Sadly, I didn’t last more than a couple weeks in Marshmallow Class. Marshmallow Teacher quickly recognised that I was a bit more advanced than the other kids and I was dismissed for good. Billy the Kid was sent to the proverbial gallows. It was probably a good thing because I likely would have ended up as a Type-2 Diabetic.
This was my stint in special ed.
So what was the problem?
If I’m honest, I probably have some sort of undiagnosed processing/attention issues, including math difficulties. I flew through addition, subtraction and times tables with flying colours, but when we started multiplying and dividing larger numbers (long division) that required multiple steps and changes of direction and moving numbers around I was completely LOST!
Have a look at this picture and tell me it's not confusing:
I had (and still have) a tricky time with things involving multiple steps. A few years back, my boss spouted off a list of six or seven items I needed to sort out that day while I was in charge of the school.
“Got it!” I said confidently.
She walked out of our office and I frantically rushed to write everything down on a piece of paper.
I wrote the sixth item… then the first… then... nothing. I racked my brain to try and remember, but alas I could not do so. I only remembered two things and had wrongly written a few others like
- Feed the pandas
- Check on the zebras
(It was bad)
I quickly ran down the hall to see if she was still there and caught her before she walked out the door. I had my piece of paper and pen in hand, ready to write it down this time. Success.
Do I wish I was diagnosed?
Kind of, but not for the sake of having a diagnosis. It certainly would have helped me understand how I learn information and what supports and strategies I need to ensure I take on new conceptual information. In school, I knew I stunk at math so I avoided it at all costs. But I still tried my hardest – except for when I learnt how to write bad words upside-down on a calculator. That became a bit of an obsession for a while and it’s my only memory of 8th grade math. And it wasn’t just me! Ask any 13-year old kid what “58008” means in maths and they’ll tell you.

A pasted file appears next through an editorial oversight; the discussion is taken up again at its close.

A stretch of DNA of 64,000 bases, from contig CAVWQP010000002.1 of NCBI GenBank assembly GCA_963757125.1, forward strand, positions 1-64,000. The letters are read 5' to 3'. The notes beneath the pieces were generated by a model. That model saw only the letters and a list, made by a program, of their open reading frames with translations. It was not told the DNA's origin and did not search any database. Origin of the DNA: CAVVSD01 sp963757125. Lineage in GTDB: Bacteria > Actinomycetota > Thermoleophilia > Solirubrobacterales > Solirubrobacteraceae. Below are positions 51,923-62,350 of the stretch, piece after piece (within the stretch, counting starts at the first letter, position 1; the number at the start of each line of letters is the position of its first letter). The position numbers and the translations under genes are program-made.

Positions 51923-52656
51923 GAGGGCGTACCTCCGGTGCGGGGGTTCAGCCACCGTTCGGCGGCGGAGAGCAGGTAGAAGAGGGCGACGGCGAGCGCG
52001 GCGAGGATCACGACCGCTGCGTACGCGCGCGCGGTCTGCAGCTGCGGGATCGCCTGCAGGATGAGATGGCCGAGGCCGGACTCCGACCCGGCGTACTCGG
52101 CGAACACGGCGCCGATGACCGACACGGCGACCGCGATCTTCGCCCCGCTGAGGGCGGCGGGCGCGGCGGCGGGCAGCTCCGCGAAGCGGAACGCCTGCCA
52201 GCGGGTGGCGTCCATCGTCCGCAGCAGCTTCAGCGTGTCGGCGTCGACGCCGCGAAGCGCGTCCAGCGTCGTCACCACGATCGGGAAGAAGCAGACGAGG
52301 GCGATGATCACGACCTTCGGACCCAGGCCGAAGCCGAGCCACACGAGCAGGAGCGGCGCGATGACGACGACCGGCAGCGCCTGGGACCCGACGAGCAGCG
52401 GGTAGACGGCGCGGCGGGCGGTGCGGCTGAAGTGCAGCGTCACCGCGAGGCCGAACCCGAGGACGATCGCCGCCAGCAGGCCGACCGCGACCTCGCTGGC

Often, a diagnosis is the only way to obtain a learning profile – an analysis of strengths and how to use those, as well as ideas and strategies to help make up for the areas of learning and processing that are a bit tricky.
A learning profile would have helped me and enabled me to use better strategies for learning- BIG LEAGUE. I had to work hard to get to where I’m at today and surrounded myself with amazing people. Now I actually love math and have become a bit of a regional dyscalculia expert because I know how these kids learn and why they struggle!
My how the tables have turned – literally. I’m now the one sitting on the other side of that “U-shaped” table, teaching kids who struggle with math.
I just don’t get to eat the marshmallows.
Next week: I'll be sharing a bit more about learning profiles, diagnostic tests and whether I think we are on the right track...
I highly recommend taking the StrengthsFinder Online Test. It changed the way I view myself and focus on my strengths rather than the societal obsession with fixing our weaknesses.
Marshmallow Teacher never called Marker Thief "Marker Thief", nor was her actual name "Marshmallow Teacher".